Detroit, Michigan’s streetcar system was once the envy of cities throughout the country.
Paul Childs can still remember riding the trams as a boy, dreaming of the soda fountain at the end of the line that served as a treat after his doctor’s appointments.
Now Childs has identified an unlikely savior for the Motor City — a return to rail.
He is at the helm of a $180 million project to run streetcars along a 3.3-mile stretch of Woodward Avenue, one of the city’s main arteries, which is already illuminated by the flashing amber lights of contractors’ vans.
Cullen says the permanence of a streetcar will send a stronger signal of confidence in the city’s future than merely buying a few more buses, and he expects the project to generate $3.5 billion of economic activity with thousands more apartments being built.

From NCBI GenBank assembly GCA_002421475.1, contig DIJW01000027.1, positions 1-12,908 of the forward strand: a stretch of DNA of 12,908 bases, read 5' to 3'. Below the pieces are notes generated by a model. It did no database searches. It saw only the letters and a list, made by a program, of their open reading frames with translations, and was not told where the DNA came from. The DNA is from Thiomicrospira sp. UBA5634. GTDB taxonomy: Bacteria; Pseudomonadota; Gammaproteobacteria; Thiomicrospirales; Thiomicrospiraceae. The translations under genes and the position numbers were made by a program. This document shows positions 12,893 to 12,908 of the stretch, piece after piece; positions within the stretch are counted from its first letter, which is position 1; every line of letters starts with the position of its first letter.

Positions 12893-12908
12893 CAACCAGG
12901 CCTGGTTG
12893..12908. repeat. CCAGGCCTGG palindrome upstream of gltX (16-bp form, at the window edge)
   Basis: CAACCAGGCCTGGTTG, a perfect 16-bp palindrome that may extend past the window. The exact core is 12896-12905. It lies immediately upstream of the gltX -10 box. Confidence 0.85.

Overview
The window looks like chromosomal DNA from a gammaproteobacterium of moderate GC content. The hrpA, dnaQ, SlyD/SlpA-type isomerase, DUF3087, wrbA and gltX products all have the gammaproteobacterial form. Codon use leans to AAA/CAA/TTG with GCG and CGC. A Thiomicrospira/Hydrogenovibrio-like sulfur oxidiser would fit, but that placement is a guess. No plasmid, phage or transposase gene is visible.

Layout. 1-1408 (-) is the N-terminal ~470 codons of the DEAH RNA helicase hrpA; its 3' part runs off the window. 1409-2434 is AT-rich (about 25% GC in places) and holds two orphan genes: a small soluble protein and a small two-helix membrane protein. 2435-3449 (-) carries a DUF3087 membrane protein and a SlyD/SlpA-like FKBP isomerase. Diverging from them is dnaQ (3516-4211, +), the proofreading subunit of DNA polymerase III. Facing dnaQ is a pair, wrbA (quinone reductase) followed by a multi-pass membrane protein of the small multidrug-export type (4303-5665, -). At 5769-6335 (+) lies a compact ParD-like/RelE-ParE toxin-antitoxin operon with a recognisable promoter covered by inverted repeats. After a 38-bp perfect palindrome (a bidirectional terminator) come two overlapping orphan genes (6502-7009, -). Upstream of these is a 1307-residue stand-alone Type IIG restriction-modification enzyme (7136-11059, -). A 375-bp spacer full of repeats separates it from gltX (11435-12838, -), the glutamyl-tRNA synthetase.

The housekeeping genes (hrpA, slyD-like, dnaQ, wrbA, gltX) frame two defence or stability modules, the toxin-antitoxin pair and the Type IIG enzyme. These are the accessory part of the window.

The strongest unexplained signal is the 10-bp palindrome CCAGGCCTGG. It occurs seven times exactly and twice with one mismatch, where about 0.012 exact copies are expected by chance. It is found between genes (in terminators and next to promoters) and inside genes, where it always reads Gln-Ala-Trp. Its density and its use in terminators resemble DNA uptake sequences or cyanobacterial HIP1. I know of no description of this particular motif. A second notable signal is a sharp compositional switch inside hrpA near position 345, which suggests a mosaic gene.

Some revitalization is already evident on parts of the avenue, where pricey restaurants and bars are opening. There is even that obligatory emblem of gentrification: a branch of Whole Foods Market.
Cullen says young people favor living downtown over commuting from the suburbs. The M-1 will give them the public transport to suit this lifestyle, counteracting a brain drain.